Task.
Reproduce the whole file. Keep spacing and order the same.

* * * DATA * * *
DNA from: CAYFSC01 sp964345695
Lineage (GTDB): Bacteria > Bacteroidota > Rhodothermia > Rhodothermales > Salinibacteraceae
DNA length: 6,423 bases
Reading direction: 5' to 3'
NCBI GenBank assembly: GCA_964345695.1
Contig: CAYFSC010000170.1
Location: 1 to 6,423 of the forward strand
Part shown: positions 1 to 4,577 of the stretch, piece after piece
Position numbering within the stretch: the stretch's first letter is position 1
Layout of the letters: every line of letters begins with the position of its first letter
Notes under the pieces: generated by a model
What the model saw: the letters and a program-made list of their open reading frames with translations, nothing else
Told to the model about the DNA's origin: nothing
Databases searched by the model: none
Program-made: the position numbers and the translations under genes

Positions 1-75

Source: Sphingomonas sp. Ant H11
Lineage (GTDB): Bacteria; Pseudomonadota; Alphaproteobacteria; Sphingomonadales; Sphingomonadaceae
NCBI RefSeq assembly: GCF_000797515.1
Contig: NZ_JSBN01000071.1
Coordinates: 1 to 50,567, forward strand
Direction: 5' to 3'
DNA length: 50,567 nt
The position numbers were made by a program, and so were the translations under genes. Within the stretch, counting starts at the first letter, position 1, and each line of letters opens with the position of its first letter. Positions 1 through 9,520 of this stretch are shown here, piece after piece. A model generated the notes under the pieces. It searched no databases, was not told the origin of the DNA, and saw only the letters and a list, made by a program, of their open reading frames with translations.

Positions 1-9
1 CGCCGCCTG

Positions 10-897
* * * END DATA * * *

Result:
DNA from: CAYFSC01 sp964345695
Lineage (GTDB): Bacteria > Bacteroidota > Rhodothermia > Rhodothermales > Salinibacteraceae
DNA length: 6,423 bases
Reading direction: 5' to 3'
NCBI GenBank assembly: GCA_964345695.1
Contig: CAYFSC010000170.1
Location: 1 to 6,423 of the forward strand
Part shown: positions 1 to 4,577 of the stretch, piece after piece
Position numbering within the stretch: the stretch's first letter is position 1
Layout of the letters: every line of letters begins with the position of its first letter
Notes under the pieces: generated by a model
What the model saw: the letters and a program-made list of their open reading frames with translations, nothing else
Told to the model about the DNA's origin: nothing
Databases searched by the model: none
Program-made: the position numbers and the translations under genes

Positions 1-75

Source: Sphingomonas sp. Ant H11
Lineage (GTDB): Bacteria; Pseudomonadota; Alphaproteobacteria; Sphingomonadales; Sphingomonadaceae
NCBI RefSeq assembly: GCF_000797515.1
Contig: NZ_JSBN01000071.1
Coordinates: 1 to 50,567, forward strand
Direction: 5' to 3'
DNA length: 50,567 nt
The position numbers were made by a program, and so were the translations under genes. Within the stretch, counting starts at the first letter, position 1, and each line of letters opens with the position of its first letter. Positions 1 through 9,520 of this stretch are shown here, piece after piece. A model generated the notes under the pieces. It searched no databases, was not told the origin of the DNA, and saw only the letters and a list, made by a program, of their open reading frames with translations.

Positions 1-9
1 CGCCGCCTG

Positions 10-897